In an essay on Charles Reade written shortly after his death, A. C. Swinburne mentions a critical controversy as to whether Reade “was or was not a man of genius—whether his genius, if he had such a thing, was wide or narrow, deep or shallow, complete or incomplete.” One cannot imagine such a controversy now about Reade. He is remembered primarily for THE CLOISTER AND THE HEARTH, one of the best of all English historical novels. His many “problem novels,” written possibly under the influence of Dickens, have largely been forgotten, as have his numerous plays which he considered more important than his novels.
Reade’s first novel, PEG WOFFINGTON, was adapted at the suggestion of an actress friend, Mrs. Laura Seymour, from a popular play, MASKS AND FACES (1852), which he had written with Tom Taylor, a well-known dramatist of the period. The dramatic source is evident throughout the novel in the story itself, in the theatrical locale of much of the book, in several of the characters (Clive, Quinn, and Cibber are barely disguised actual people), in most of the important scenes, and in the dialogue, some of which appears as in the printed edition of a play. At one point, Reade makes the authorial observation that “the stage is a representation not of stage, but of life; and...an actor ought to speak and act in imitation of human beings.” The modern reader might offer a similar criticism of PEG WOFFINGTON. It...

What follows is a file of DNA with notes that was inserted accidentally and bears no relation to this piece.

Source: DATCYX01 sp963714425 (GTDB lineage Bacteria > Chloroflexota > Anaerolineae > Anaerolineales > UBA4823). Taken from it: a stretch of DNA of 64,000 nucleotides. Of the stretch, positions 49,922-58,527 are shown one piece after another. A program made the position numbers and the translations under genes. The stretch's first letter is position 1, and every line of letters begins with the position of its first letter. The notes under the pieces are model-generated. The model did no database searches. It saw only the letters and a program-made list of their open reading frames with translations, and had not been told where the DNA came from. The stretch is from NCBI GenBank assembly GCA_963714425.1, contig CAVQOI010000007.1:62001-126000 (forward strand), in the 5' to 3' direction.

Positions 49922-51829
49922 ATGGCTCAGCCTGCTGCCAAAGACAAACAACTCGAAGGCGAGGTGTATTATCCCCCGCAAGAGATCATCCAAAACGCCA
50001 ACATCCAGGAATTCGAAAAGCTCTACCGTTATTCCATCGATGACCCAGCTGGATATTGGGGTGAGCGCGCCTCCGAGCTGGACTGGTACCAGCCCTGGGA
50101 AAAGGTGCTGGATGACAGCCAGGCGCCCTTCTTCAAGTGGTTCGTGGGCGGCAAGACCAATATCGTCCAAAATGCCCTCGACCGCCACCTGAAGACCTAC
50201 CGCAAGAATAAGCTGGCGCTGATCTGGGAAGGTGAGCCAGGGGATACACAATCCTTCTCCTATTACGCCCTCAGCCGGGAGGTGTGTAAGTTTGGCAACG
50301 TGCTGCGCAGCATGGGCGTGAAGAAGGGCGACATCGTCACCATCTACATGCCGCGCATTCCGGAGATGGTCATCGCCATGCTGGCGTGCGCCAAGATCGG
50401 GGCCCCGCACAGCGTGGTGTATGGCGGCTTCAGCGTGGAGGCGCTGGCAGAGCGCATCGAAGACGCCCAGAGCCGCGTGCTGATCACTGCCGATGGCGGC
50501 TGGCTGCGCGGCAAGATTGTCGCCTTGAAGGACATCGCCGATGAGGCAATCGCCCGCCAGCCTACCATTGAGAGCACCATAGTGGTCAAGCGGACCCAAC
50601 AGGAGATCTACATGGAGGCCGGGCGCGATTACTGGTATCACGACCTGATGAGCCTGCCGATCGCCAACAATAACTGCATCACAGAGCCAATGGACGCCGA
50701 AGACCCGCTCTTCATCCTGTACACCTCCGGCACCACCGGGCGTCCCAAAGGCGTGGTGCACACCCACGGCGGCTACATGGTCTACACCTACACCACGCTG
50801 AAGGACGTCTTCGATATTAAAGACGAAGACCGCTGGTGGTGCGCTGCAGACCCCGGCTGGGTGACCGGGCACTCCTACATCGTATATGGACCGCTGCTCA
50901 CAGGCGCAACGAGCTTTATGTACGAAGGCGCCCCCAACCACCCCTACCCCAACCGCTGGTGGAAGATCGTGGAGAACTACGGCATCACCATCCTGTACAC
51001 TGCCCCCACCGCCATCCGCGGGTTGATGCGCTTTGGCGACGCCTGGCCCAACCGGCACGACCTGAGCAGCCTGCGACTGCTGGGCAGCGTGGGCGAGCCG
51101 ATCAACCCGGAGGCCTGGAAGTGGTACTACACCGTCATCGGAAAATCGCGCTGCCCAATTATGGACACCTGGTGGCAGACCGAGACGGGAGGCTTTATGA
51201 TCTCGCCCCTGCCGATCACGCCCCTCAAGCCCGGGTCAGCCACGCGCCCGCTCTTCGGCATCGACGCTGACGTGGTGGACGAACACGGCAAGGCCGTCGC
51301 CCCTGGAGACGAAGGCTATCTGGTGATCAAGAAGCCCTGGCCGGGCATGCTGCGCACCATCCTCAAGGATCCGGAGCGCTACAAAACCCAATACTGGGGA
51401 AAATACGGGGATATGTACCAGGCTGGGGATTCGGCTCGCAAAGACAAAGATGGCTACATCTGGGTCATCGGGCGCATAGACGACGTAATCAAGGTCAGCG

(The entire section is 598 words.)